Also, I think among TT and tenured women at least, there’s a lot of imposter syndrome, and it’s easy to get into a non-academic track with all the external forces of sexism and having to be better etc., especially when society is pushing the trailing spouse and mother narrative so hard. It’s ok to leave academia for the babies, for someone who feels like if they stay they’ll end up failing, so they lean out until they’re no longer “good enough”. Though if they’d started with confidence, that might not be the situation. It’s easier to stop trying than to be told no. At least you feel like it was your choice, even though with the patriarchy it’s often really just the path of least resistance and not true agency at all.

    • 14 April 2014 09:49

      This is important and insightful. And I knew that there would be issues relating to gender, and to URM status, for example. But I didn’t address them because first, I feel like I’m not the best person to do that, and second, because I was trying only to tell my own story, and not speculate about others. So I’m glad you brought it up.

    • astroprofhoff permalink
      14 April 2014 22:39

      I think this is a really good point by nicoleandmaggie. When we talk about being “good enough,” we need to specify “good enough for what?” There are lots of answers to that question (even within academia), and they’ll surely be different from person to person.

  4. 14 April 2014 20:06

    Great post, and I cannot add anything about my experience, other than at many points in my progression I felt the same. I just couldn’t find anything else I wanted to do differently.

    However, in my current position, I mentor and advise students all the time. In many cases they are trying to choose between say med school or Ph.D. I try my very best to illustrate the struggles that people with Ph.D. face in finding tenure track jobs. But I do tell them, getting a Ph.D., means that they are very good at solving problems. That doesn’t mean people without Ph.D.s are bad at it, but that by getting a Ph.D. you’ve demonstrated the ability to solve a large, meaningful problem, and very likely solved several practical problems along the way.

    And then I tell them, there is not a job in this world that doesn’t want problem solvers. Short-term, long-term, whatever, that is a skill that is in demand. It sounds like that’s exactly what you do with your degree, and I think its a fantastic success.

  5. Syd permalink
    15 April 2014 10:35

    I would look at a lot of colleagues in academia and see those who contributed little towards making the world a better place. Sure, they could publish on the obscure behavior of a cleaning shrimp or tell me how many antennal flicks an amphipod made, but the answering of real life problems surrounding fisheries and sustainability were not done by most academics. I see no shame in applied science. I see no shame in not wanting to be in academia. I see no stigma with any of the fields of inquiry. What I think is shameful is belittling those who seek answers to problems in other ways than through the academic structure.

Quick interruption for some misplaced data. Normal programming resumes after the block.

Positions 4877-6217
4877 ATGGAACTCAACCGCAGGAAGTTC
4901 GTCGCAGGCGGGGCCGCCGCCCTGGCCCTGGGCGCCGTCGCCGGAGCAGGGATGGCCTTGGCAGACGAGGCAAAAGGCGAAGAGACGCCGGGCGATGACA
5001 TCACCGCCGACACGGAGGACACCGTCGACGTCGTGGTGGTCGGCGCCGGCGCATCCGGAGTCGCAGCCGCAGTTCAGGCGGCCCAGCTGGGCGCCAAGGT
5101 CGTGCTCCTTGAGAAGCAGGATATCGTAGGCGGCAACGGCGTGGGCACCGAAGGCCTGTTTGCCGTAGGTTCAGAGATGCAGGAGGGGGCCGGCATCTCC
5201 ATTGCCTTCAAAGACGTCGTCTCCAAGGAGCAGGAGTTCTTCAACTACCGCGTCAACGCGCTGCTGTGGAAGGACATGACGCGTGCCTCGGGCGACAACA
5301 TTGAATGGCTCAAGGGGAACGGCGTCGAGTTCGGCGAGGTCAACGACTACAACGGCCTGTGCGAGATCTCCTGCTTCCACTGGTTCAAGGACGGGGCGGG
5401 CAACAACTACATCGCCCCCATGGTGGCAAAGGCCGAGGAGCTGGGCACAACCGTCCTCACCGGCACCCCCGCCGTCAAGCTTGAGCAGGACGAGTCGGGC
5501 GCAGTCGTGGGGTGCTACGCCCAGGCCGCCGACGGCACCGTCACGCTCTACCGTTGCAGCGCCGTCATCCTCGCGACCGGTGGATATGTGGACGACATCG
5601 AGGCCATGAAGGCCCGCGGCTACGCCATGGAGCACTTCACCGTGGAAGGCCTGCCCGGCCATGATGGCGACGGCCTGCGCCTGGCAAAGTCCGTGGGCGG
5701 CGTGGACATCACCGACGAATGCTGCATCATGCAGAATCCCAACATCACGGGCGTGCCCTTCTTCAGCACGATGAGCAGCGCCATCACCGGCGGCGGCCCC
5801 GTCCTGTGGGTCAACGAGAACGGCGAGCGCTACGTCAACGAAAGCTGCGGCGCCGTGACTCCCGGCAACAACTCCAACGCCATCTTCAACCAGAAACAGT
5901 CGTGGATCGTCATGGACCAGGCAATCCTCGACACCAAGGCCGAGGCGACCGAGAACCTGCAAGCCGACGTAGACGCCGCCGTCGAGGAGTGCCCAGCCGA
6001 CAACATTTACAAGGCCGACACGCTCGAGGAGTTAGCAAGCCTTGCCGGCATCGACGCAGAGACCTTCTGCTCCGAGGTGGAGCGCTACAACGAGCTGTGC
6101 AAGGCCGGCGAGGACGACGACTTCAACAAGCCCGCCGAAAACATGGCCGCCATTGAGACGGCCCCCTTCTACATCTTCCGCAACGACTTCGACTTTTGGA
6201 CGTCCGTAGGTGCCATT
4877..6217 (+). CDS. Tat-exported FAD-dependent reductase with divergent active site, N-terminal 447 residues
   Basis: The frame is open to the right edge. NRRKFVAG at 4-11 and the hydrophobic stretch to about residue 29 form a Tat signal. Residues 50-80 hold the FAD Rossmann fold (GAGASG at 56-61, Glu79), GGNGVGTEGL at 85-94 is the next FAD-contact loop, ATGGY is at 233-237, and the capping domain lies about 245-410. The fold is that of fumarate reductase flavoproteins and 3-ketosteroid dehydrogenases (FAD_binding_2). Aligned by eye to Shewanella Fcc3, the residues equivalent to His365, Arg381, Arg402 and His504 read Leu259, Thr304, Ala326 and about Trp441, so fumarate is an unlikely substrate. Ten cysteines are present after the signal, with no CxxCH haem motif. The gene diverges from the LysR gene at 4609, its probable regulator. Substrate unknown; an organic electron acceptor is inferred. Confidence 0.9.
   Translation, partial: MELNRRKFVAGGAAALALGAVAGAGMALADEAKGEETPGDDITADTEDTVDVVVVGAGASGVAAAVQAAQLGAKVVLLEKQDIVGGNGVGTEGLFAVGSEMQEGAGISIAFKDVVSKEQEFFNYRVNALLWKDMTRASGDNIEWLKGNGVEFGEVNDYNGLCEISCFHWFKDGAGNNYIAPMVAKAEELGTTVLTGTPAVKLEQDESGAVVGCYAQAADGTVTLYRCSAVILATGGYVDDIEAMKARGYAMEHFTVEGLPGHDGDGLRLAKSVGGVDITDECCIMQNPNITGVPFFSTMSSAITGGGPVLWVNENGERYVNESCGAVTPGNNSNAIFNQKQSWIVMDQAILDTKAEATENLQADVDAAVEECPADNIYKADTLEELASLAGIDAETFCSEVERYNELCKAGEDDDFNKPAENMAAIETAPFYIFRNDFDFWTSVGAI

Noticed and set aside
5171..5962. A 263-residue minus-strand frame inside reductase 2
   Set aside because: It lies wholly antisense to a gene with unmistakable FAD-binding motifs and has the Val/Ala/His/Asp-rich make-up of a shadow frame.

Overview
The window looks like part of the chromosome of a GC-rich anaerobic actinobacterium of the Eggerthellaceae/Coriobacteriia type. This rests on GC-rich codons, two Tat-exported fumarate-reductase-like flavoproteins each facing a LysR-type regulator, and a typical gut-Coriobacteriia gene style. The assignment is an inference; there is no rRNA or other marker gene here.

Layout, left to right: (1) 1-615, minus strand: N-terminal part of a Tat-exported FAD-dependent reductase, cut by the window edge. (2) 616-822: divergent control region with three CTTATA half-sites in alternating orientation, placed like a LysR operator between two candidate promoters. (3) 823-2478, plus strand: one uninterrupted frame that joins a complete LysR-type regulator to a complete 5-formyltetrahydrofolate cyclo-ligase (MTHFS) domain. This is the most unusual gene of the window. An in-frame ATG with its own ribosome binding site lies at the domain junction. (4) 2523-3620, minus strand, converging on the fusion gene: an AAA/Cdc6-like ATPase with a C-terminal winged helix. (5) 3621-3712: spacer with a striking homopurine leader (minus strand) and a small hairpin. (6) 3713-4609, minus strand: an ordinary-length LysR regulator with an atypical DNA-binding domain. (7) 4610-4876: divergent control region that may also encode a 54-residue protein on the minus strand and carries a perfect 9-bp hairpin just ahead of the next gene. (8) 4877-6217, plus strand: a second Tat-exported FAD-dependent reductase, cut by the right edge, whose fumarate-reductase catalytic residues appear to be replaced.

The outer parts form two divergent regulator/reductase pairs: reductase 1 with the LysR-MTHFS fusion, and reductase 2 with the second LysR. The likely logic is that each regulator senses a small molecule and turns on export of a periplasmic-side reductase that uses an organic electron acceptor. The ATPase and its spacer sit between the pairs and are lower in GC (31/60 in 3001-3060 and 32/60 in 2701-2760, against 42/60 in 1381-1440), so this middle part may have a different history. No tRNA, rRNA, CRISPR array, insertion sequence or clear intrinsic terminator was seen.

Many scientists are seeing academia for what it has become; an industry of cheap labor and false hopes. Many choose to stick it out because of a love for science, learning and teaching. Others will find work in government or industry, making more money and will feel liberated and free from the constant stress of graduate work and research. I believe most students come in to graduate school because of a love for science, but it has become so disheartening and scary over the last decade or so. I think it is important for current students to know and understand that there are other things to do in life that are more fruitful, less stressful and just as intellectually stimulating and rewarding. Being a professor, in the current funding climate, requires a level of sacrifice for science that fewer and fewer of the most talented and brightest scientists will make. A PhD isn’t just a means to create professors; it teaches people a crucial skill that is useful in many different careers and ventures–how to think scientifically. That is a valuable thing, even outside of the domain knowledge you will learn.

  6. 15 April 2014 15:19

    I responded to Ed Yong’s tweet saying that I don’t feel good enough to be an academic either (though I am one). The thing is, it sounds like by creating your own career path (it sounds very impressive, btw), I could see in the future Dr. 24hours Professor of integrated health systems engineering or Ed Yong, Professor of Science communication at institution xyz. Those positions might not exist yet, but they could. Really good post!

  7. j2bryson permalink
    17 April 2014 01:06

    I’ve got tenure, but I’m increasingly thinking I’m not good enough, or at least not doing well enough, to justify the high number of hours for the low salary and the long term (8 years!) separation from my partner.